Rice wine vinegar (mirim)

Rice wine vinegar (mirim), also known as cooking wine, is another basic Korean ingredient. Mirim is used to enhance the flavour of Korean dishes. The alcohol in the rice wine vinegar helps to bring out the flavour. It is often used in meat and fish marinades, helping to remove odours and tenderise. This works well for Korean BBQ and in dishes such as kalbi and bulgogi. Mirim is similar to sake, but often with a higher level of sugar and a lower level of alcohol.


Kimchi is at the heart of Korean cooking. It is often eaten daily in Korea; it's a staple side dish that is stored in large batches so that it’s always ready to use in a Korean kitchen. Many Koreans have a separate fridge dedicated to making it! Not only is it utterly addictive due to its savoury, fiery, sour, salty and slightly fizzy taste, but kimchi has a whole host of benefits. Kimchi is an essential ingredient because not only can you enjoy eating it on its own, but there are so many different ways to eat kimchi. In Korean cooking, it can be added to stir-frys, noodles, rice dishes or soups and stews. Kimchi jjigae (Kimchi stew) is one of the most loved kimchi dishes for its distinctive kimchi flavour.

There are also numerous different types of kimchi to try. The most popular kimchi includes baechu kimchi (made with napa cabbage), oi kimchi (made with cucumber) and kkakdugi (made with radish)...once you start tasting you’ll want to try them all!

Short-grain rice

Short-grain rice is a basic ingredient in Korean food. The grains are shorter and plumper than long-grain rice and slightly sweet and sticky once cooked. The same sticky short-grain rice is used for kimbap and sushi. In Korean cooking, short-grain rice can be used as part of the dish or as an accompaniment.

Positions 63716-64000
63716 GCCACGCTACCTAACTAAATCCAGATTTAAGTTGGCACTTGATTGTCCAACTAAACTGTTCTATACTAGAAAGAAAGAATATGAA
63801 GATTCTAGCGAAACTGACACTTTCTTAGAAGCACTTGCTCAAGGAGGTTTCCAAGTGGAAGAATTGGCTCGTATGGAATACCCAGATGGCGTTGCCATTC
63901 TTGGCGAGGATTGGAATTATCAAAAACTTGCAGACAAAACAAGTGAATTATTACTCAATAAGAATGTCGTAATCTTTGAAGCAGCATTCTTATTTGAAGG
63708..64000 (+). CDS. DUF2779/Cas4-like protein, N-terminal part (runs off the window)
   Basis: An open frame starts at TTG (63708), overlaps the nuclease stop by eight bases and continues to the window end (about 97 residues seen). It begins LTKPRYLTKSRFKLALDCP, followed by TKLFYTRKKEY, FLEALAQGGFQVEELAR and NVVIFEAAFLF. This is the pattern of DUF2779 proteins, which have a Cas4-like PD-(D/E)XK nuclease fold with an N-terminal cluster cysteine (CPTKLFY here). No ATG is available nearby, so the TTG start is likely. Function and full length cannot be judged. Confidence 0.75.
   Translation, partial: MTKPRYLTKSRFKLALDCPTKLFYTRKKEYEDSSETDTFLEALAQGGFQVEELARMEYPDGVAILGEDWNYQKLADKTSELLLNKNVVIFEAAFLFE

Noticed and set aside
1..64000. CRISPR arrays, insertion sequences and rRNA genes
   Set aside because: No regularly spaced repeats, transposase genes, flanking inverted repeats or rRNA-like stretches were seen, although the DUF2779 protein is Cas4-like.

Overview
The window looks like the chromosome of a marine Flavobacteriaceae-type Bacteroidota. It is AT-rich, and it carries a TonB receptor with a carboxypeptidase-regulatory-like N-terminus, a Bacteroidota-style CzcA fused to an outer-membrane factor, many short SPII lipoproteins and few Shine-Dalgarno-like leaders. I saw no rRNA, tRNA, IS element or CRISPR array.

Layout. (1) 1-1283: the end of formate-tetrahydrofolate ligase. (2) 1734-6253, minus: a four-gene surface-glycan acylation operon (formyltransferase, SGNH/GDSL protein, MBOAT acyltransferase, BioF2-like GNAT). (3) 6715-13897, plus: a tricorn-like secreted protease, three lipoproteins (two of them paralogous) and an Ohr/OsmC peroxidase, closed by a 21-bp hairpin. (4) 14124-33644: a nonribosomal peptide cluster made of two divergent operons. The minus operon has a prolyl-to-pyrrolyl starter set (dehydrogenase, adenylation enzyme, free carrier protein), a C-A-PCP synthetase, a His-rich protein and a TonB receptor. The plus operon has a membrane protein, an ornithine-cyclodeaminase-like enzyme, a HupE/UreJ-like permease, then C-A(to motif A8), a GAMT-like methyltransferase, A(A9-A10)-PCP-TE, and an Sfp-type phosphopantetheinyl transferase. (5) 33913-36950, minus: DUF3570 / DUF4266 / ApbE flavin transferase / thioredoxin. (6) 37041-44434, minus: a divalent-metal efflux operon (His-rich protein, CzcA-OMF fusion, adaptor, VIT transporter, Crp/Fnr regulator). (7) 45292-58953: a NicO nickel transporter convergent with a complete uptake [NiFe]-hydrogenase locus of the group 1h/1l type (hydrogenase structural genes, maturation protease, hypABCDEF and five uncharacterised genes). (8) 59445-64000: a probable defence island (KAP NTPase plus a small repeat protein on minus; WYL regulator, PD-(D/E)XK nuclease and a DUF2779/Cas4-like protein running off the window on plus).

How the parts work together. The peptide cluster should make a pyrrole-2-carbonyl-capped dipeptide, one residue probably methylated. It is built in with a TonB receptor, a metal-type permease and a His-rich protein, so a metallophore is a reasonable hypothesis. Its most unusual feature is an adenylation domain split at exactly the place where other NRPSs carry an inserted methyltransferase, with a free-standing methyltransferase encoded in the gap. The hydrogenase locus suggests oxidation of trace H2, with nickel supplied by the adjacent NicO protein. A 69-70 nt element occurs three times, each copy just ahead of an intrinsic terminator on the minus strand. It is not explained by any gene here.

Short-grain rice is used to make one of the most popular Korean dishes besides kimchi and bulgogi: bibimbap. Bibim means ‘mixed’ and bap means ‘cooked rice’. The short-grain rice is mixed with ingredients such as soy sauce, gochujang, vegetables and sliced beef. The pièce de résistance is a raw egg on top which cooks as it mixes with the steaming rice.

Dried seaweed (nori)

Nori is a must-have ingredient when cooking Korean food as there are so many different ways of eating nori that you’ll often have to re-stock! Nori is a type of seaweed which is produced in huge quantities in Korea. It is then harvested and dried into nori sheets. Nori is used for making kimbap, but it’s also used as a side dish, snack or garnish in soup or stir-fried rice. 

We hope you’ve enjoyed our whistle-stop tour of common ingredients in Korean food. Although there aren’t large numbers of Korean restaurants in the UK (...yet!), you can experience Korean home-cooked food whenever you like using authentic Korean ingredients from Kelly Loves. Professional chefs use Kelly Loves ingredients — you know you are using the best. 

So when you are craving some kimchi (24/7 are we right?!), aromatic bibimbap, bulgogi, tteokbokki or some mouth-watering Korean fried chicken, prepare something using fresh and authentic ingredients at home. By stocking up on the top 10 essential Korean ingredients, you can plan meals accordingly, making sure that your weeks are full of vibrant dishes, with no wastage.